N2 - For mental health professionals to provide personalized early interventions, young people need to disclose sensitive information to a clinician they are unlikely to have yet formed a relationship with. We conducted in-depth qualitative interviews with 129 young people aged 12–25 years from several sites across Australia to gauge views on whether young people thought that an electronic psychosocial assessment tool could help them initially disclose personal information. Additionally, we were interested in whether young people from different demographic groups held similar views around using the e-tool. Results provided support for the use of an e-tool, with most young people stating that it could help in the disclosure of particularly embarrassing problems. The main advantages reported were that the e-tool would support disclosure without fear of judgment by health professionals, and would enable young people greater input in deciding what to focus on. Young people who held a preference to simply talk were most concerned about the clinician missing nonverbal cues. These findings highlight the value of incorporating electronic options within clinical practice, but also the need for health professionals to work within a flexible framework guided by the individual preferences of each of their clients.

AB - For mental health professionals to provide personalized early interventions, young people need to disclose sensitive information to a clinician they are unlikely to have yet formed a relationship with. We conducted in-depth qualitative interviews with 129 young people aged 12–25 years from several sites across Australia to gauge views on whether young people thought that an electronic psychosocial assessment tool could help them initially disclose personal information. Additionally, we were interested in whether young people from different demographic groups held similar views around using the e-tool. Results provided support for the use of an e-tool, with most young people stating that it could help in the disclosure of particularly embarrassing problems. The main advantages reported were that the e-tool would support disclosure without fear of judgment by health professionals, and would enable young people greater input in deciding what to focus on. Young people who held a preference to simply talk were most concerned about the clinician missing nonverbal cues. These findings highlight the value of incorporating electronic options within clinical practice, but also the need for health professionals to work within a flexible framework guided by the individual preferences of each of their clients.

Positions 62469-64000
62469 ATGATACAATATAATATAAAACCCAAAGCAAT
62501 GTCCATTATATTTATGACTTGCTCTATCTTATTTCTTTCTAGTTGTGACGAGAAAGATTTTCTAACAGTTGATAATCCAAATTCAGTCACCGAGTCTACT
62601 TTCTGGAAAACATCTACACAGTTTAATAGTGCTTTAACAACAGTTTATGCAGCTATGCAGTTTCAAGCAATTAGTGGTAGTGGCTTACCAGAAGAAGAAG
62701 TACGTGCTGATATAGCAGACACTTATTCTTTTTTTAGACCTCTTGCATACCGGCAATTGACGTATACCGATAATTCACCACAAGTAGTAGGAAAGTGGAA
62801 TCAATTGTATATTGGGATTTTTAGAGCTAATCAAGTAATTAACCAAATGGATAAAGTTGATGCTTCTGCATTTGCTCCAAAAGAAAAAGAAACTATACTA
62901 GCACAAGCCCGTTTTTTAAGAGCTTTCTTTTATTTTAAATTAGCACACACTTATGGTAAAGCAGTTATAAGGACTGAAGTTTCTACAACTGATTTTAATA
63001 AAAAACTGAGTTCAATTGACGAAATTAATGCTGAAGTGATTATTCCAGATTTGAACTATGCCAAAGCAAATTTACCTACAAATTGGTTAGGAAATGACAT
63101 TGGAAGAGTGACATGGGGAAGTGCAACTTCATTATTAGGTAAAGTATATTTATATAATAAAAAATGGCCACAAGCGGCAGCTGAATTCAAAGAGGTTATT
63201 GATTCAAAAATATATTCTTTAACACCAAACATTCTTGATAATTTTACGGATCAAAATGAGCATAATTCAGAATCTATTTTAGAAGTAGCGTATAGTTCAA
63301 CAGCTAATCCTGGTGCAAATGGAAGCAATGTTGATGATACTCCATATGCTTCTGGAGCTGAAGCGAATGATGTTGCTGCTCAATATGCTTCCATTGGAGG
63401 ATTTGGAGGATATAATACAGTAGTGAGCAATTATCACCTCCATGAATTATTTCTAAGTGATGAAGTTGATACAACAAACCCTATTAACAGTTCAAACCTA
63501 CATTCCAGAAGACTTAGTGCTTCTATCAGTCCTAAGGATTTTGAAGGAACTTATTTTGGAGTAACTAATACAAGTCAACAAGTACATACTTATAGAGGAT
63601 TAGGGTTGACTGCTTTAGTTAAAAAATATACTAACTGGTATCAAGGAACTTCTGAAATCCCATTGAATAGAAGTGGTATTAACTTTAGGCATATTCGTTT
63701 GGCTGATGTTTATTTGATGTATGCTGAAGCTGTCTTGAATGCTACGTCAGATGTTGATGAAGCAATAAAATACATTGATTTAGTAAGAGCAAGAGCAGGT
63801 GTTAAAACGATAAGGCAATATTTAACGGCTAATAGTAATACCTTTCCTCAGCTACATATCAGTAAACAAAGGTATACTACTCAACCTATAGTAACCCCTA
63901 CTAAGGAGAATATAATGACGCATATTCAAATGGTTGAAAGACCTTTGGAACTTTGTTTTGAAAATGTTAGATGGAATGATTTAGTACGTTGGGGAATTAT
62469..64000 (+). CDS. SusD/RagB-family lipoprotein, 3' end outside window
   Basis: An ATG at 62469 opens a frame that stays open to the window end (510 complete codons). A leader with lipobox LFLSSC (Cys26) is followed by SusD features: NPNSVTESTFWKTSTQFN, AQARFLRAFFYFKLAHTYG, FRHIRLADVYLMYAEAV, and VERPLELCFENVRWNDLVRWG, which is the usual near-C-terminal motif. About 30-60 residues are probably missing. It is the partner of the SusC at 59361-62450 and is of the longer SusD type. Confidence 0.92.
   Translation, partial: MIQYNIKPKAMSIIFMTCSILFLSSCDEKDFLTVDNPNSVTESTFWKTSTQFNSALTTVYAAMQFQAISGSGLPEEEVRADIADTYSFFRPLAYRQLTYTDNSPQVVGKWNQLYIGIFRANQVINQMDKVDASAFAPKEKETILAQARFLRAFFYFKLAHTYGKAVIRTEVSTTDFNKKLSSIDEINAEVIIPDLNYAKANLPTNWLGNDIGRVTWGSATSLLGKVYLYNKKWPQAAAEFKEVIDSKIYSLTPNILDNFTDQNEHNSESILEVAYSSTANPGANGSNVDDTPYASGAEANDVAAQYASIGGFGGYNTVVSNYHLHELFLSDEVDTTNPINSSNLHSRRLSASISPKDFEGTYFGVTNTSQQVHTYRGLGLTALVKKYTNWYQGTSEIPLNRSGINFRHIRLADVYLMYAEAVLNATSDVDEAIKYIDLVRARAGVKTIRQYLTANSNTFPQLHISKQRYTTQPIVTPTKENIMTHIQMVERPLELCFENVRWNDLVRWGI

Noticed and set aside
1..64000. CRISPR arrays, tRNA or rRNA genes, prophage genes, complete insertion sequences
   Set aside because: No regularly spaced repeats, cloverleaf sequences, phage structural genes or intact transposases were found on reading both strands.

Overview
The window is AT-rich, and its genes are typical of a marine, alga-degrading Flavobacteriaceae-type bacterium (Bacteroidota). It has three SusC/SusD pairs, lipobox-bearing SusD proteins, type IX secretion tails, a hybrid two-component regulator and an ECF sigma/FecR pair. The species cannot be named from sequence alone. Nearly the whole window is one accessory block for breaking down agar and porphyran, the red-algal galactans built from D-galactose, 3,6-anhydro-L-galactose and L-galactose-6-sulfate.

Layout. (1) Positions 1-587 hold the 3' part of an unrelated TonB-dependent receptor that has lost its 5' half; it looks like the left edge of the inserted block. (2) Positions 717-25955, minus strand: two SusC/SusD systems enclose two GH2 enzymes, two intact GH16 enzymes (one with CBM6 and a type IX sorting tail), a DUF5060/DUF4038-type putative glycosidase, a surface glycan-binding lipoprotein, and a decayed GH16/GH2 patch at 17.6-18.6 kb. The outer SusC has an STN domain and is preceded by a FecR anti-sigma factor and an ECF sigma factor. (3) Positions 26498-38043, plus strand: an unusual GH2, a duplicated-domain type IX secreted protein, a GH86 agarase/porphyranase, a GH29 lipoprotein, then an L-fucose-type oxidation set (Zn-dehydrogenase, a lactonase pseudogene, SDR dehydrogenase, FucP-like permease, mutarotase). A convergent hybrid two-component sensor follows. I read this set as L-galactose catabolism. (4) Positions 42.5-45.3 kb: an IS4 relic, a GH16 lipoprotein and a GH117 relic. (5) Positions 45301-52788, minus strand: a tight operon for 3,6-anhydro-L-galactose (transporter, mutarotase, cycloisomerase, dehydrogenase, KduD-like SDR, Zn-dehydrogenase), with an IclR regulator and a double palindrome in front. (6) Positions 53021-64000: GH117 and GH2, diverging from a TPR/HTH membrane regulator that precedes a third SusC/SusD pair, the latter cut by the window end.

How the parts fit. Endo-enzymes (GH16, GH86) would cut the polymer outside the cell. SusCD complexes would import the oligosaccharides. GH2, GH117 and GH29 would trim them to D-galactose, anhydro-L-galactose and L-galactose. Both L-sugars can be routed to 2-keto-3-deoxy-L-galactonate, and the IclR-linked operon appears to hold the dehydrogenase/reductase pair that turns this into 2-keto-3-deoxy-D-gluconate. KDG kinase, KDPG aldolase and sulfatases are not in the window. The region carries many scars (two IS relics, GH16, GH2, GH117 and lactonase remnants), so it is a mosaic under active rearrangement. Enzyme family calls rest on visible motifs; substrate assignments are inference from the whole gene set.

KW - Electronic assessment

KW - Self-disclosure

KW - Mental health

KW - Youth

KW - Psychosocial

UR - http://www.scopus.com/inward/record.url?scp=84894240439&partnerID=8YFLogxK

UR - http://www.mendeley.com/research/young-peoples-views-electronic-mental-health-assessment-prefer-type-talk

U2 - 10.1007/s10826-014-9929-0

DO - 10.1007/s10826-014-9929-0

M3 - Article

VL - 24

SP - 1213

EP - 1221

JO - Journal of Child and Family Studies

JF - Journal of Child and Family Studies

SN - 1062-1024

IS - 5

ER -